On the 11th of June, the U.S. Department of Energy (DOE) awarded tech firm Xage Security with a research and development grant. The federal grant will fund Xage’s work in securing networks using distributed ledger technology (DLT), which includes demonstrating how the U.S. power grid could be protected with blockchain.
California based Xage announced its Series A funding round last year, raising $12 million from the likes of G.E. Ventures. The firm’s key product is Xage Security Fabric, released late 2017, a DLT based security system which uses the naturally immutable structure of blockchain to detect cybercrimes.
Xage has already been granted five patents for this innovation and boasts clients such as ABB and Dell. Yesterday’s announcement shows the firm has also impressed the DOE with its proposal to use its Fabric for the power grid.
The Secretary of Energy, Rick Perry, praised the funding for new technology: “Greater opportunities to enhance science and technology research and development strengthen the economic security for our entire country.”
Structures based on blockchain cannot be tampered with because of the use of hashes, which are known as digital fingerprints. Like a real fingerprint, it is unique to the input and cannot be faked by a hacker. Additionally, blockchain is distributed, so there’s no central place to hack. If one server is tampered with, it will be out of sync with other servers and hence detected.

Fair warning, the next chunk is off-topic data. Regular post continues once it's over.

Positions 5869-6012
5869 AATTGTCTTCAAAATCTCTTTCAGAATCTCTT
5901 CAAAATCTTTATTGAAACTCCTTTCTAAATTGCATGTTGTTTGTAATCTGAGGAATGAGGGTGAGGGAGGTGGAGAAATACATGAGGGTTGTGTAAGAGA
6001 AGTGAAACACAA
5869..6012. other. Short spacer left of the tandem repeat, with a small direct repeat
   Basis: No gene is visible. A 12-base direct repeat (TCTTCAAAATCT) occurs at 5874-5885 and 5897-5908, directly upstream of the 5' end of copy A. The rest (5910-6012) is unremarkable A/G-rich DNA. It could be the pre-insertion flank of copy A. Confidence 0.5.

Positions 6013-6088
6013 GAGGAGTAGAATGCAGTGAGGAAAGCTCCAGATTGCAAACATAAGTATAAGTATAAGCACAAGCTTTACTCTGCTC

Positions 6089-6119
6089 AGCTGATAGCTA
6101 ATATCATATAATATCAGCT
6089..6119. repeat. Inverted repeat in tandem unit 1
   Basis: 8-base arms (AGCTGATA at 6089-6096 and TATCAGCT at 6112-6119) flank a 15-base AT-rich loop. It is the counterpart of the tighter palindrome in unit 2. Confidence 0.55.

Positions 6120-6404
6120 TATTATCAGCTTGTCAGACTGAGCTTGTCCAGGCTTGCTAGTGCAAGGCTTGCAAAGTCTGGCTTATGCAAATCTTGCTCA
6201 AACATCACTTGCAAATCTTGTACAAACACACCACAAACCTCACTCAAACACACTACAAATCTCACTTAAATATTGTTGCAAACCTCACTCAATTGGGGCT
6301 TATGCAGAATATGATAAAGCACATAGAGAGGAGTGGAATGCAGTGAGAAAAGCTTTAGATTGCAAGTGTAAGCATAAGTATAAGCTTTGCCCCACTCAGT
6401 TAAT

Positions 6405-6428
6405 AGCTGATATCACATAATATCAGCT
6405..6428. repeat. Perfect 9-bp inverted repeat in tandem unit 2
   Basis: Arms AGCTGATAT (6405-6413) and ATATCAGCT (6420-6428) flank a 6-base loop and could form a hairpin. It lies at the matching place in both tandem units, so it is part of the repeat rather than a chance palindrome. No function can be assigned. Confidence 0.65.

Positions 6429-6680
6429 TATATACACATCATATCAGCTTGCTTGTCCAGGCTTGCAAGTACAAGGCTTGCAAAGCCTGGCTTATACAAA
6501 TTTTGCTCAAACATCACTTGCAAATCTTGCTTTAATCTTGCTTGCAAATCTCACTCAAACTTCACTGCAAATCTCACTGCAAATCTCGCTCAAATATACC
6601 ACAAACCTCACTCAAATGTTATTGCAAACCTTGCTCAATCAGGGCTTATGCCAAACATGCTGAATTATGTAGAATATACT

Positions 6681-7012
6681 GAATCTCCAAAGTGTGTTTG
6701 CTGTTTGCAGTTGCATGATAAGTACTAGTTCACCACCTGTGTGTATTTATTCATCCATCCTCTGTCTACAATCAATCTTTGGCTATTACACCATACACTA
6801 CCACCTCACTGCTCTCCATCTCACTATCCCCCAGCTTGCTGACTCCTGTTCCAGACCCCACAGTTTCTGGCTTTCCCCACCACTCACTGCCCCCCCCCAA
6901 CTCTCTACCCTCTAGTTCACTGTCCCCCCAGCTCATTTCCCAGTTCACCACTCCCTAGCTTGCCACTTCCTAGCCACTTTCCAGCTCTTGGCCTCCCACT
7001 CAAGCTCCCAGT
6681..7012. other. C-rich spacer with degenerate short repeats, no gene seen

So, Xage applied this technology to protect infrastructure in anticipation of the Internet of Things (IoT), where connected objects may be susceptible to attackers faking a digital identity.
The DOE has funded Xage to work on protecting its utility networks, as newer technologies are being used alongside legacy devices. While the new technologies bring the DOE closer to an IoT reality, the older devices, with older security systems, must still be in operation.
The CEO of Xage, Duncan Greatwood, is optimistic about the firm’s role: “Blockchain has an ability to establish consensus across decentralized networks, and at the great scale that the U.S. electrical grid requires.”
“We are looking forward to working with the DOE to help fortify the grid and its operations and development utilizing a blockchain-protected cybersecurity platform.”